Former Malaysian Prime Minister Dr. Mahathir Mohamad has censured the United States and other Western governments for their hypocritical double standard when they criticized his country for propping up some vulnerable local businesses during the 1997 Asian financial crisis.
"The U.S. ran us down when we wanted to help some of our companies which were hard hit by the financial crisis then," he said recently. "Today, the American government is doing the same thing and it is all right, but when we did it, it was wrong."
Right after winning the 2008 Nobel Prize in Economics, Dr. Paul Krugman, said bluntly of the current crisis, "This is terrifying." The former MIT professor (now at Princeton) specializes in research linked to currency crises and comparing the ongoing panic and uncertainty to the financial mayhem that gripped Asia in the 1990s. "We are now witnessing a crisis that is as severe as the crisis that hit Asia … This crisis bears some resemblance to the Great Depression," he added ominously.
Prof. Krugman has long been a fierce critic of U.S. President George W. Bush’s administration, arguing that its economic policies have helped spark the current financial crisis.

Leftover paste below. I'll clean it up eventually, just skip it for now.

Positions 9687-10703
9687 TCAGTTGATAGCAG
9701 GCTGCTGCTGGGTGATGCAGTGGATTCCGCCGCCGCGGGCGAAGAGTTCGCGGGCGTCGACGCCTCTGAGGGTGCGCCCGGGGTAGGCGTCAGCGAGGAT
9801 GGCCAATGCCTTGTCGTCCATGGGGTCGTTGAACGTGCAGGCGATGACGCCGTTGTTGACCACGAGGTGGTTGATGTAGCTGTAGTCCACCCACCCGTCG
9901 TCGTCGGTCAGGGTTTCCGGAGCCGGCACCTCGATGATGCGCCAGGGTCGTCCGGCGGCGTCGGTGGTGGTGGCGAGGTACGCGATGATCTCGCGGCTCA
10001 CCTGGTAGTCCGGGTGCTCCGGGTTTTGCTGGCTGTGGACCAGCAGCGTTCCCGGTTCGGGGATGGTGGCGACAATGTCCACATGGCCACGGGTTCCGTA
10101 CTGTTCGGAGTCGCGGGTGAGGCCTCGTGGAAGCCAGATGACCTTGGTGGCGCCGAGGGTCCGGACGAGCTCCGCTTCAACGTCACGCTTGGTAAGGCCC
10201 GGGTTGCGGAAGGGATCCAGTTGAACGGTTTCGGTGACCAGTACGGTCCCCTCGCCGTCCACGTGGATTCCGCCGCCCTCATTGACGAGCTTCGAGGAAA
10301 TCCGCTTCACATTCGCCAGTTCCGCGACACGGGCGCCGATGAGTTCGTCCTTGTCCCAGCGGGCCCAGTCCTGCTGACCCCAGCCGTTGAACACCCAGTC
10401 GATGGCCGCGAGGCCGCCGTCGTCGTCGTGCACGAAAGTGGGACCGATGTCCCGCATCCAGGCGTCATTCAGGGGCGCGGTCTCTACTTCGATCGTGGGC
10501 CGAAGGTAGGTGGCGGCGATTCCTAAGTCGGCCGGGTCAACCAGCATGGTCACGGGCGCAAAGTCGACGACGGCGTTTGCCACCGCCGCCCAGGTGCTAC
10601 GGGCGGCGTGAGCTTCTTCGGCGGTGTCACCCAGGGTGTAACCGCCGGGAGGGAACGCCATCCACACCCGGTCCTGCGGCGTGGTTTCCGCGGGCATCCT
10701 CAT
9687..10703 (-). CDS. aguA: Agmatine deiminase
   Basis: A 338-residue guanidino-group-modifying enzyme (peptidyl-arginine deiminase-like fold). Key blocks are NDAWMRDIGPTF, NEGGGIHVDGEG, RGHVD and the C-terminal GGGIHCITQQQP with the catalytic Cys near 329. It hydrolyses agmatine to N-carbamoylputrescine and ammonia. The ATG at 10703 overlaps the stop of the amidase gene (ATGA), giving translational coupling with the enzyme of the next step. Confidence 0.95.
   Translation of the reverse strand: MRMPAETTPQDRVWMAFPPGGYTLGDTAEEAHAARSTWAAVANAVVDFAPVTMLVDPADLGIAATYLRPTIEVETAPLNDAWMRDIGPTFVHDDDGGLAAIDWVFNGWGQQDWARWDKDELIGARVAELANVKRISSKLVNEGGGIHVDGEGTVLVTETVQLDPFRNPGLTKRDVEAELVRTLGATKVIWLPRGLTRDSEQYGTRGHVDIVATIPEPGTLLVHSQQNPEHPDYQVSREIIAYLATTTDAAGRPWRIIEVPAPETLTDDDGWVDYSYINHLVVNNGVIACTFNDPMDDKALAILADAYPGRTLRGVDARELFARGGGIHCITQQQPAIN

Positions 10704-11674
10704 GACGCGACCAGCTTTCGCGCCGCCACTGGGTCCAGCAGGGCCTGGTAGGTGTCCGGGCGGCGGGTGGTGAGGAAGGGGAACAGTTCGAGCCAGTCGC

In his 1999 book, "The Return of Depression Economics," he emphasized the urgency of trying "to understand how so much can have gone wrong for so many economics … how we got into this mess, and what can be done to prevent similar messes in the future … Even when or if financial markets calm down, the real effects of the crises — the damage to growth, employment, and the standard of living — will linger on."
Apparently, no one in Washington has read Krugman’s latest book, or any of his other books and articles about politics and inequality in the United States.
As expected, Western governments’ intervention in the current crisis will mainly help the rich and powerful; anyone expecting a radical "trickle-down" effect of the massive bailouts is dreaming.